She breaks into a laugh. “I decided that writing for the theatre was possibly not where I was going to make my mark and that’s when I turned to crime.”

Is there anxiety comes with having her first play produced at Oran Mor? “I’m not anxious about the performers,” she says of Tori Burgess, Simon Donaldson and Clare Waugh.

“I’ve got a great director in Marilyn Imrie so I’m in good hands. I think I’m just a little anxious about how the play will be received by the audience. And after all, it is 35 years since I wrote for the stage so who knows what will happen?”

She adds smiling; “I’ve seen a few more since then so I’ve got a bit more of an idea of what I’m doing. I think. And I keep telling myself it’s not a competition. But then writers can tell themselves all sorts of lies.”

Over the years she eased herself back into drama via radio and has written several radio plays. “When Oran Mor approached me it seemed the ideal chance to see if I could do it.”

Val McDermid’s playwright influences range from Caryl Churchill and David Greig. “I love the theatre. I don’t get the chance to go as often as I’d like because my life is, to say the least, scattered. But there are moments in the theatre which have carved themselves into my memory. I can still remember going to Dundee Rep as a teenager to see The Changeling and when the actor walked on stage with the finger with the ring on it I was absolutely chilled and horrified. I suddenly realised, ‘God, this is what theatre can do.’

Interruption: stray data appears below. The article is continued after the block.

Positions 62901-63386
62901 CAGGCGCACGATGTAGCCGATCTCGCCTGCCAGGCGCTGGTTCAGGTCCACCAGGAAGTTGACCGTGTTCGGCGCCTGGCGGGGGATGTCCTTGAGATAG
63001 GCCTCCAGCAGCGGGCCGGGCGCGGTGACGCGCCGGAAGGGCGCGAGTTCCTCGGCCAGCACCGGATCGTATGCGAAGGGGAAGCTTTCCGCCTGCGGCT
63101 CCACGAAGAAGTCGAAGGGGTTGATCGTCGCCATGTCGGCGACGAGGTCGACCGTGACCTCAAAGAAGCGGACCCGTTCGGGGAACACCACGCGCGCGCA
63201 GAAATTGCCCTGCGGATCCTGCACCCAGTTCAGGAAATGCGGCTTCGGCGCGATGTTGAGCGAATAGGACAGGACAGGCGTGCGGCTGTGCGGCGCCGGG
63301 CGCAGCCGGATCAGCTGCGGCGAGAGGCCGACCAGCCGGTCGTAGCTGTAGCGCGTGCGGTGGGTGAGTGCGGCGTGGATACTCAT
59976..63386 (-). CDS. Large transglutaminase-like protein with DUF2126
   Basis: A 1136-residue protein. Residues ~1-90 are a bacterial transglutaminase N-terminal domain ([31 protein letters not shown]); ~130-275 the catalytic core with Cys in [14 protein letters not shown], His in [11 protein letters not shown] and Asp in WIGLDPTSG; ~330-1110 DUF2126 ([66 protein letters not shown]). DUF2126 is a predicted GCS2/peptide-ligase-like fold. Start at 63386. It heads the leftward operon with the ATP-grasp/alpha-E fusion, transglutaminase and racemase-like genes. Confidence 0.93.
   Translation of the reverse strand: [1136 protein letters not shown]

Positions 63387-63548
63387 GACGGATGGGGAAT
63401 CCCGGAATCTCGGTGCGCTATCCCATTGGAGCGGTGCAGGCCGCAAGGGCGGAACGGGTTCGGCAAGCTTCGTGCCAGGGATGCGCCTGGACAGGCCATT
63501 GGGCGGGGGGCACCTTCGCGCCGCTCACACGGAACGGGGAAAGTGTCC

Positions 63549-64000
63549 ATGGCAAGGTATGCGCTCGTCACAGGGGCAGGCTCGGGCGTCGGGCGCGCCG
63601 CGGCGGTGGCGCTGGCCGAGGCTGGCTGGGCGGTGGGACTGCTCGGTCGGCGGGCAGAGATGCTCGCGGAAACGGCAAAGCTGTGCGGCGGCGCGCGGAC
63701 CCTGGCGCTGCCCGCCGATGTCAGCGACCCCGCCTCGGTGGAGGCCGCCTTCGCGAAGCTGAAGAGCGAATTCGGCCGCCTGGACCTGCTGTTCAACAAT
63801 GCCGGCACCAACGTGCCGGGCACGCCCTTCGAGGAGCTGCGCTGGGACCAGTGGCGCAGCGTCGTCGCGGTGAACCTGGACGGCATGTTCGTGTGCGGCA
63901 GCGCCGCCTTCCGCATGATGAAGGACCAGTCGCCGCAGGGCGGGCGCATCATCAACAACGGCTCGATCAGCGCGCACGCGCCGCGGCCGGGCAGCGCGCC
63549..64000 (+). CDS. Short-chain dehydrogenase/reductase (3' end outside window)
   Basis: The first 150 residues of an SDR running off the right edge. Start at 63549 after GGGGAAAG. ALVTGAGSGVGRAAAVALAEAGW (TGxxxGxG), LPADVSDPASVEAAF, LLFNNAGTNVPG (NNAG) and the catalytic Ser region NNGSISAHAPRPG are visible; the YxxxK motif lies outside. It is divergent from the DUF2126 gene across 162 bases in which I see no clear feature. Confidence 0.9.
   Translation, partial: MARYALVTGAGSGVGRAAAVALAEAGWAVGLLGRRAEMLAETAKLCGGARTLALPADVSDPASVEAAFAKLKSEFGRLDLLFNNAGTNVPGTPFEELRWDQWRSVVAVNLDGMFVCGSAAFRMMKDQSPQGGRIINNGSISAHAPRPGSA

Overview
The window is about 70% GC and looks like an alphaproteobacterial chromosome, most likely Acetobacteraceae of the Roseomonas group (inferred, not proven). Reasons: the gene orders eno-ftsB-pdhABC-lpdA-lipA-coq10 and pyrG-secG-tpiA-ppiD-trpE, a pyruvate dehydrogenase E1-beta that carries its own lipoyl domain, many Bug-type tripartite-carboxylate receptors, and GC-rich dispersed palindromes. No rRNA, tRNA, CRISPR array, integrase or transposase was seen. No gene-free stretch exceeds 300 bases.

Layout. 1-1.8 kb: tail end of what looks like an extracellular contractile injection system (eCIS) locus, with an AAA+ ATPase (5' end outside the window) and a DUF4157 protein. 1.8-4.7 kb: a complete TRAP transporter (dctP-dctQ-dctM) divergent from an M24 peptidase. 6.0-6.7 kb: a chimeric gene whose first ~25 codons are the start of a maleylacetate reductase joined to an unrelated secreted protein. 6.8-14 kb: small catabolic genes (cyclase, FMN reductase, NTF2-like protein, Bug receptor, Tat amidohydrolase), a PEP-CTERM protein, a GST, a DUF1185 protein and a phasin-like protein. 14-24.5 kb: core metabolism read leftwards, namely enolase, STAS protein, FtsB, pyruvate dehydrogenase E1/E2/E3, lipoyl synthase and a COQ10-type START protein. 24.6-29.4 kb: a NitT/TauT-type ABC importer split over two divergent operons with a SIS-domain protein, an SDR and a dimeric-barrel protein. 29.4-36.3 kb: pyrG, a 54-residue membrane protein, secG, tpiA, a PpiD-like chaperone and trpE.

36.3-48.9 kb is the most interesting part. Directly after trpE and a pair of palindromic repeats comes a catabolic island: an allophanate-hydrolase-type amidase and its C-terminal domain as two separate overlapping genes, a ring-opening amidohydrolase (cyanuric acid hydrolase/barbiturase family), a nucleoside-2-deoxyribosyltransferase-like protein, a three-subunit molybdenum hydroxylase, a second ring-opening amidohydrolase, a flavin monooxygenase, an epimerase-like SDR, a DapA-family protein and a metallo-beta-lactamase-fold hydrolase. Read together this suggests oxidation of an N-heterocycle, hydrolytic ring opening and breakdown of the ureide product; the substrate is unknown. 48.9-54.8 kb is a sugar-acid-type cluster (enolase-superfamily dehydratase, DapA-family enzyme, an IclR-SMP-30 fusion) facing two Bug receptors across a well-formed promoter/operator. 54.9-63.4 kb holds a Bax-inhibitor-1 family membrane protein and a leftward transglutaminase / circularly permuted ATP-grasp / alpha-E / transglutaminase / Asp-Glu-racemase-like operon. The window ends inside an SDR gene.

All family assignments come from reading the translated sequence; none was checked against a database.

“And I can remember another electrifying night watching Helen Mirren and Bob Hoskins in the Duchess of Malfi. Helen Mirren was mesmerising. I love those nights when the chills go up your spine.”

The love of darkness seems to be a factor in her appreciation of theatre? Has she ever enjoyed a warm Neil Simon play? “I suppose I seem to be drawn to the difficult and the dark,” she says, smiling. “I can still remember when I was an under graduate I loved Bob Hoskins in Happy End, and while it featured comedy moments, it didn’t have a happy ending.” She adds, grinning, “I do seem to have a devious twisted mind. Or maybe I’m just Scottish.”

The darkness has worked well for her. However, McDermid smiles as she maintains all that is killed off in her new play is a wild dream. “There are no murders in the play. Don’t think for a moment this nice story turns on a dime and this poor child is abducted and raped. It just doesn’t happen.”

Yet, while McDermid is clearly our very own Princess of darkness, she is developing a strong comedy voice, evident on Radio Scotland and is set to appear on Have I Got News for You.

Is it scary to be in amongst such illustrious comedy company? Yes concedes this is indeed an arena where darkness exists. “I’m in a state of abject terror,” she says grinning. “ I hope I can hold my own, although it’s still terrifying.”

• Margaret Saves Scotland, Oran Mor, April 9-14.